Kevin discussed how mainstream US media are focusing only on Wikileaks but ignoring how the NYTimes also published the documents leaked by Bradley Manning. Following Bradley Manning’s conviction for espionage, Kevin corrected a common misperception about the meaning of “bad faith” in the Espionage Act. He also updated us on Libya’s latest admission that it intends not to cooperate with the ICC, and added that Libya’s representative is arguably in violation of the ICC’s Code of Professional Conduct. Kevin will not be updating us anymore on Crossing Lines though.
As always, we listed events and announcements and provided weekday news wraps.
Thank you to our guest posters and have a nice weekend!
This week on Opinio Juris, we teamed up with the American Journal of International Law to bring you a discussion on the two lead articles in their latest issue. Jose Alvarez, the co-editor in chief of the AJIL, explained their decision to run this online symposium, and discussed what ties both articles together, despite their differences.
First up was Leila Sadat’s article, Crimes Against Humanity in the Modern Age, summarized here. In his comment, Darryl Robinson traced the history of academic discourse on the policy element and highlighted the most recent decision in Gbagbo. Elies van Sliedregt argued in favour of the humaneness side of humanity to give the concept of crimes against humanity a modern meaning. Leila’s response is here.
Eyal Benvenisti then introduced his article, Sovereigns as Trustees of Humanity, in which he tests the limits of the traditional concept of state sovereignty in light of the intensifying interdependence between states. (more…)
This week on Opinio Juris, we continued our Emerging Voices symposium. Patricia Tarre Moser started the week with her proposal for the unilateral withholding of sovereign immunity as a countermeasure against jus cogens violations. Scott McKenzie wrote on the application of international water law principles to the simmering tension between Egypt and Ethiopia on the latter’s decision to dam the Nile. Daniel Seah wrote about implied conferrals in ASEAN. Tendayi Achiume argued in her post that efforts to combat xenophobia faced by refugees and migrants need to be more aware of the underlying socio-economic conditions. Chelsea Purvis pleaded for more engagement with African human rights law. The Emerging Voices symposium will take a one week break to make space for a symposium on the two lead articles in the latest issue of the American Journal of International Law, starting on Monday.
In a guest post, Ozan Varol argued why the Egyptian military’s ouster of President Morsi was not a democratic coup.
Kevin updated us on the latest twist in Libya’s efforts to avoid handing over Saif to the ICC. At least Crossing Lines is even more confused about the ICC’s jurisdiction, although Kevin admitted to finding this week’s episode quite interesting. Sometimes fiction can teach international lawyers something though, as Chris explored in this post on what political science fiction can bring to international law.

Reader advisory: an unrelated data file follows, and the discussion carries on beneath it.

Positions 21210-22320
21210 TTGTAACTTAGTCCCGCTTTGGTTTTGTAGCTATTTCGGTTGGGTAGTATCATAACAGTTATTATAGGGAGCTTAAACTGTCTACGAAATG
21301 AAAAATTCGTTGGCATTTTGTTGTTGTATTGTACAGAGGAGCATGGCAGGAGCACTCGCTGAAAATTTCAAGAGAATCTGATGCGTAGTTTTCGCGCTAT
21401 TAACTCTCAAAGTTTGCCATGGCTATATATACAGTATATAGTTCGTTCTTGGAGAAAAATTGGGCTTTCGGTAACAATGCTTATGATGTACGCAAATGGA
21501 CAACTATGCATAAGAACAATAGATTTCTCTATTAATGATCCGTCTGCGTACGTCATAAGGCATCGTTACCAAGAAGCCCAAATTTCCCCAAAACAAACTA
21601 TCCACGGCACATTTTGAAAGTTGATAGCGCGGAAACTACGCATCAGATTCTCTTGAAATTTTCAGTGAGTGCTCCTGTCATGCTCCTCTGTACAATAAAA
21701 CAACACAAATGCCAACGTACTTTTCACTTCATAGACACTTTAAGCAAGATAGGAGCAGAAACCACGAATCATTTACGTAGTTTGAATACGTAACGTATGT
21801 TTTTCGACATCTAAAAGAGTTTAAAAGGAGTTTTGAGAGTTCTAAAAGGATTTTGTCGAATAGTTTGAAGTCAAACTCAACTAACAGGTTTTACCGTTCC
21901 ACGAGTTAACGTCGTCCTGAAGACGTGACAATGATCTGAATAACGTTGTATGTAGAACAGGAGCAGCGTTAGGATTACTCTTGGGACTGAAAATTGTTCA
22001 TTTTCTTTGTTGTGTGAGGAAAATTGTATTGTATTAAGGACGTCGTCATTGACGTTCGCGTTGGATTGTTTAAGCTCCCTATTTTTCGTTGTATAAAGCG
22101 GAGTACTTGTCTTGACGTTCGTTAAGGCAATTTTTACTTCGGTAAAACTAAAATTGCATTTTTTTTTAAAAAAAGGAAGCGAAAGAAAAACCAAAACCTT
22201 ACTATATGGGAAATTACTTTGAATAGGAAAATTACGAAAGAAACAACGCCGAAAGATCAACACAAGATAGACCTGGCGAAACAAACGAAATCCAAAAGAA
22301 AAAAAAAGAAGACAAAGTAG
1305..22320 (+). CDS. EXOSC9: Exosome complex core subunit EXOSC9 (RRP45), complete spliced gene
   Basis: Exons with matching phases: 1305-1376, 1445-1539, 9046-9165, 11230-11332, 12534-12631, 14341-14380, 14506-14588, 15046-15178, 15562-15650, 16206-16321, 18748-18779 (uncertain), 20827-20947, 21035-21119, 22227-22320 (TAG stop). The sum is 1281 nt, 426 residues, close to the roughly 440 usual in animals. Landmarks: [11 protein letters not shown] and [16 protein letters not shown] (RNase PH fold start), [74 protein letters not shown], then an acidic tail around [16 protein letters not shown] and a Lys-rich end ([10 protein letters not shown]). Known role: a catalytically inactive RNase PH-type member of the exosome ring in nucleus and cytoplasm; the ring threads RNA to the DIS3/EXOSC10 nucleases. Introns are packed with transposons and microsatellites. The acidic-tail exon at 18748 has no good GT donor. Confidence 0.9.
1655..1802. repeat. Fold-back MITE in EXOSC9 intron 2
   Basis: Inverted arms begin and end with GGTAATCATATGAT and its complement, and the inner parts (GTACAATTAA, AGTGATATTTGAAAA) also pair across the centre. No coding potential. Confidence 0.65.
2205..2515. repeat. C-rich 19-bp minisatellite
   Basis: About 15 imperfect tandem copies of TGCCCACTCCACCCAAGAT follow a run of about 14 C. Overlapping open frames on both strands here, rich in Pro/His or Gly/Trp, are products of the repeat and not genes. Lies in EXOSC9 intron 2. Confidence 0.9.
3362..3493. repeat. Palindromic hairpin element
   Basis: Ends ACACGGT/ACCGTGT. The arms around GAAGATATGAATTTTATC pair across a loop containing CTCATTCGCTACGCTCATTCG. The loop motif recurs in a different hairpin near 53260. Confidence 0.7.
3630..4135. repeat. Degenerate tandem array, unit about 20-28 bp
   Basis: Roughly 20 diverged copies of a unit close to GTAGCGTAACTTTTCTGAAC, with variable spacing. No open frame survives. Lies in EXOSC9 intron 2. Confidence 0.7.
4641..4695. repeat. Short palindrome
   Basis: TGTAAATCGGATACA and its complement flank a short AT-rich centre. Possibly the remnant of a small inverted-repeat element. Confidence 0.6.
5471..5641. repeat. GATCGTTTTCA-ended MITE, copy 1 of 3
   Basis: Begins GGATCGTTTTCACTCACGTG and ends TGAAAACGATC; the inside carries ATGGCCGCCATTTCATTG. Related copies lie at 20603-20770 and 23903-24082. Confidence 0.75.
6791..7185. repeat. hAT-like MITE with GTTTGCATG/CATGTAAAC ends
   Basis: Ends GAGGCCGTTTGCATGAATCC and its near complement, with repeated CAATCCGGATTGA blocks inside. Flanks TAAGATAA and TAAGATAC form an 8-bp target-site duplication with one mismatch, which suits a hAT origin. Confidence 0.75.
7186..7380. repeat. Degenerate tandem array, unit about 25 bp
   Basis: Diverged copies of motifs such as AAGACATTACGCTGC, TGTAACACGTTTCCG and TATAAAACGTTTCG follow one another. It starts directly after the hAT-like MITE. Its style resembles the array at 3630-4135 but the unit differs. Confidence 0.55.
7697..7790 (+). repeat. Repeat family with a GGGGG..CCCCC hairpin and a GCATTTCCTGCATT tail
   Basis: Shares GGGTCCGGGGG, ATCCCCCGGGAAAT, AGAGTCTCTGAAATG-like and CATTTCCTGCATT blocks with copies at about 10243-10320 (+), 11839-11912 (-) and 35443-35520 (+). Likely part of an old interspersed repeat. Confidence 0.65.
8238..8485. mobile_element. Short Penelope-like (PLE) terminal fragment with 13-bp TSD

What isn’t science fiction though is the growing market in which hackers sell computer vulnerabilities they have discovered. Chris posted about the sometimes perverse incentives to regulate this market, particularly once governments get involved.
In other posts, Kevin accused the US of applying double standards on the prosecution of money laundering in support of terrorism, and described the Fourth Circuit’s decision in US v Sterling as the most compelling defense of WIkileaks; Ken wrote about the Supreme Court’s upcoming review of Bauman v. DaimlerChrysler, and the questions it raises for extraterritoriality; and Kristen posted about new scholarship on the legal implications of the Syrian conflict.
As always, Jessica provided you with weekday news wraps and we listed events and announcements. Kevin also announced he is moving to SOAS in early 2014.
Finally, if you like our blog, we’d love for you to nominate us for the ABA’s 7th annual Blawg 100.
Thank you to our guest posters and have a nice weekend!
This week on Opinio Juris, we kicked off our inaugural Emerging Voices symposium with a post by Christopher Warren on the disciplinary fragmentation between law and other areas of the humanities. Fragmentation between different investment regimes prompted Maninder Malli to argue for minilateral approaches in international investment law as a middle ground between atomized BITs and unattainable multilateral initiatives. In his post, Scott Robinson proposed an “Ottawa Process” to achieve an LGBTQ Treaty. Also on human rights, Ruvi Ziegler argued that the European Court of Human Rights has misapplied the ‘margin of appreciation’-doctrine in its decision on expats’ voting eligibility. Otto Spijkers and Arron Honniball rounded up the first week of the symposium with a post on global public participation in the development of the Sustainable Development Goals.
In our regular posts, Chris wrote on the overlapping interests around Okinawan independence and Duncan posted a link to the 2012 edition of the U.S. Department of State’s Digest of U.S. practice in international law. Immunity was the topic of two posts, one by Duncan on the costs of diplomatic immunity for host states, and one by Kristen with an update on the UN’s response to the complaint by Haiti Cholera victims. Kevin marvelled again at the broad jurisdiction of the ICC, at least in Crossing Lines. He was also critical about an op-ed by Ken Roth on the specific direction requirement, which he said conflated different modes of participation.